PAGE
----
Our client provided an explanation explaining why he was in possession of the mobile phone and the screwdriver.

In the event the victim declined to provide a forma statement to the police.  She did not support the prosecution.  The allegation as set out above was set out in the complainant’s first contact with the police.

Prosecution depended on res gestae argument

res gestae argument derby crime solicitorDespite the lack of a formal complaint,  our client was charged.  The prosecution case was to be based on a 999 call made twenty minutes after the incident was said to have taken place.  CCTV footage showed the delay in making the call.

Bodycam footage from police officers captured an initial complaint but this was nearly fifty minutes after the incident. There was a statement from a delivery driver who saw the complainant falling the road.  He  could not say how or why she fell.

As no-one saw the incident aside from the complainant and the defendant, the prosecution had to rely on hearsay evidence to try and secure a conviction.  This evidence would come from the 999 call and the bodycam footage.  Surprisingly, the prosecution did not make an application to admit this hearsay evidence prior to the trial date.

At the beginning of the trial the prosecution made clear the basis upon which they were presenting their case and made the hearsay application.  The prosecution conceded that if the application was unsuccessful then the prosecution could not proceed.

Problems with the hearsay evidence

There were several problems with the res gestae argument:

  • the bodycam footage showed that by the time the police arrived the victim was not “so emotionally overpowered” that the possibility of concoction or distortion could be disregarded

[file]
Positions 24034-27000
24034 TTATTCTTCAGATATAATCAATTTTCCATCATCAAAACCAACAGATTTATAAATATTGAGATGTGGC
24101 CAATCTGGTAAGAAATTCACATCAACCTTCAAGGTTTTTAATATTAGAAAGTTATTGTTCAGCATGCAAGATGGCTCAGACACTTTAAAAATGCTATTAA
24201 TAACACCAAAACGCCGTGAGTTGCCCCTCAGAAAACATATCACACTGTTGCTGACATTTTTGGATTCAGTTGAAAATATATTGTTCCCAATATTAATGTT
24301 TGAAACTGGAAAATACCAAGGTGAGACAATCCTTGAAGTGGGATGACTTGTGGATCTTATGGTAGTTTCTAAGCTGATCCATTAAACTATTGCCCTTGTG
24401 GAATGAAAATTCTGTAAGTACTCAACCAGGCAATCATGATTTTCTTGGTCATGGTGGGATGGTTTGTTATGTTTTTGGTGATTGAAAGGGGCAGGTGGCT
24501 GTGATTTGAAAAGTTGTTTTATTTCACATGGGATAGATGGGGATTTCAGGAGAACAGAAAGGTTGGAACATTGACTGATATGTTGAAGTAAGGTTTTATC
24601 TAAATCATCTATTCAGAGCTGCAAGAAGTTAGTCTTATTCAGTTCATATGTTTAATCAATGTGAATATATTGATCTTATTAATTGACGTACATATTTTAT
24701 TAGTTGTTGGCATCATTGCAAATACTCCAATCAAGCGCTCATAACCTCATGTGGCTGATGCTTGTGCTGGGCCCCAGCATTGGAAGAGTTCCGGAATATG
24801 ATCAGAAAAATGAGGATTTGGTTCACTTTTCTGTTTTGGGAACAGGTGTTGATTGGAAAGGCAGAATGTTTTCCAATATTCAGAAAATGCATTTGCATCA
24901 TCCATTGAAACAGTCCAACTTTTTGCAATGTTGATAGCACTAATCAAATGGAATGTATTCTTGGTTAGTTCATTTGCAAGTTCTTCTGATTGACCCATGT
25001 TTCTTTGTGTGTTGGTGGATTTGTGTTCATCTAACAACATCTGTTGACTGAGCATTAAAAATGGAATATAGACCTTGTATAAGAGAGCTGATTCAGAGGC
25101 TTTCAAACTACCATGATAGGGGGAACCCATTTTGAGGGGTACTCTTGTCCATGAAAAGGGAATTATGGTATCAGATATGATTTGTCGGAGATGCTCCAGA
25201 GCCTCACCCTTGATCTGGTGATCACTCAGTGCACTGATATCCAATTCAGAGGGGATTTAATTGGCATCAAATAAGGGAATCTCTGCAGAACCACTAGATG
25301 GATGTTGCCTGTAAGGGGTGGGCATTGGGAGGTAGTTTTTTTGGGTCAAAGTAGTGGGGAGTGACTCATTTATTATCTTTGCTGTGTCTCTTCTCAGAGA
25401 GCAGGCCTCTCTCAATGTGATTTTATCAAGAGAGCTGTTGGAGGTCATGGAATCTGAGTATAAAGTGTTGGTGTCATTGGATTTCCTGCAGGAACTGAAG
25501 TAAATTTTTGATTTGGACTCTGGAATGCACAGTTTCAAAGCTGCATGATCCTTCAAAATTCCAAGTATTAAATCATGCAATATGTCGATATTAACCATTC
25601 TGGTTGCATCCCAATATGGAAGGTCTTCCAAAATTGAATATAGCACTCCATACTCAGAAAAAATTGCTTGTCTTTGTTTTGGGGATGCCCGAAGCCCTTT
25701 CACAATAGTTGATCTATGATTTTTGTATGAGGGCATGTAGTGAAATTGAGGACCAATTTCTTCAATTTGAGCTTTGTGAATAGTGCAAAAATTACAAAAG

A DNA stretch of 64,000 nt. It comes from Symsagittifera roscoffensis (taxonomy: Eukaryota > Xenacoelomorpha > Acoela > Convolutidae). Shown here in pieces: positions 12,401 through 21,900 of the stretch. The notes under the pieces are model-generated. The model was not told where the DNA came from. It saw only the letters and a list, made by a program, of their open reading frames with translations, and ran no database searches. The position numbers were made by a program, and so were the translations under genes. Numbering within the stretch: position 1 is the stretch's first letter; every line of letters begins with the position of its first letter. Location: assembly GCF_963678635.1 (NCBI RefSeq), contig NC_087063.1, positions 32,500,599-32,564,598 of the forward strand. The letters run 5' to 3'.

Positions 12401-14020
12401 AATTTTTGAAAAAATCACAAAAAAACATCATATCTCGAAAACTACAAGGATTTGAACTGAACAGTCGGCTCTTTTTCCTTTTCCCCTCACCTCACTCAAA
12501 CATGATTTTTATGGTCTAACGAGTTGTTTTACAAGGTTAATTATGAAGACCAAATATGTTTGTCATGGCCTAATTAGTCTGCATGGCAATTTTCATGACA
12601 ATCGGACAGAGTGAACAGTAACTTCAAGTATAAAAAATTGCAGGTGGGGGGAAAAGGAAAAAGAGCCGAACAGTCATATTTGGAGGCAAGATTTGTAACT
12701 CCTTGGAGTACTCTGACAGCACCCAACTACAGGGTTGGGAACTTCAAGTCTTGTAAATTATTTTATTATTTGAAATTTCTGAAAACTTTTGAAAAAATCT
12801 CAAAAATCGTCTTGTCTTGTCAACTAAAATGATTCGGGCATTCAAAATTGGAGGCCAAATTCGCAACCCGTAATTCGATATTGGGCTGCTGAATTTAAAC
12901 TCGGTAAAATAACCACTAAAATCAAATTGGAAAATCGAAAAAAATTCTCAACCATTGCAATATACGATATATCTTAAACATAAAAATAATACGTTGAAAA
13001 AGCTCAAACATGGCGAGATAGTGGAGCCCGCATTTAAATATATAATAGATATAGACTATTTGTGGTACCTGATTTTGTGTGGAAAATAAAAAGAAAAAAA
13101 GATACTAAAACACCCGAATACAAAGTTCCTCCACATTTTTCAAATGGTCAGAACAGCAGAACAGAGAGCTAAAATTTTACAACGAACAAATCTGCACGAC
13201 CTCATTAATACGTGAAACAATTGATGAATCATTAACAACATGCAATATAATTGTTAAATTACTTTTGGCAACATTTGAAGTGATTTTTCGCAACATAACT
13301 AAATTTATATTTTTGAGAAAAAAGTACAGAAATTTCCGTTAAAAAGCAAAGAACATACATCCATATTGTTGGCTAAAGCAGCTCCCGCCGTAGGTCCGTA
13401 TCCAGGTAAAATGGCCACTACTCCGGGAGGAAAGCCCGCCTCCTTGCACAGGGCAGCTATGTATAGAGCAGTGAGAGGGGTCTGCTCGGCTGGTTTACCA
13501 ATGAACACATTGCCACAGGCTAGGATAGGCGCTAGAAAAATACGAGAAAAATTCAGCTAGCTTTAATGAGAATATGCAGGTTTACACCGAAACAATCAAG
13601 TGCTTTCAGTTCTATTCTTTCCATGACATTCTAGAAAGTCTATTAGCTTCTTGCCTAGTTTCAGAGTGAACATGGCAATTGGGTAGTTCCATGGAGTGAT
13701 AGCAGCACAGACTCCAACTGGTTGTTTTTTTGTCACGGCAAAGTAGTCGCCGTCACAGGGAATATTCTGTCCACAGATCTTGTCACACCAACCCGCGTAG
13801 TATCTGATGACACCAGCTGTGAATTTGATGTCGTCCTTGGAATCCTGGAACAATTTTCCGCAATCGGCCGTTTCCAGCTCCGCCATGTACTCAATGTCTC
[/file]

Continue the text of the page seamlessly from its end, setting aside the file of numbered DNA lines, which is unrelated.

• During the 999 call the complainant initially stated her leg was broken.  after questioning the operator establish that the victim only believed this because her leg was ‘painful’
  • It was clear from the bodycam footage that the leg was not broken.
  • During the 999 call the complainant alleged that she had taken the screwdriver from the client in order to stop him stabbing her with it.  Police evidence showed that the screwdriver had been recovered from the client’s vehicle when he was arrested
  • The timing of the incident showed that the complainant’s suggestion that this had been a chance encounter could not be true.
  • The CCTV footage showed that the complainant was not telling the truth when she said she had been assisted by a stranger while she lay in the road.
  • The footage also showed that, despite her allegation, she had not been swung around and then pushed by our client.
  • There were further significant differences between the accounts given in the 999 call on captured on bodycam footage.

A detailed analysis of the evidence by the defence

John’s detailed analysis of the evidence meant that he was able to use all of the above features of the case to argue against the admission of this purported res gestae evidence.  This included a thorough understanding of the timeline in the case and all of the inconsistencies between the different parts of the evidence.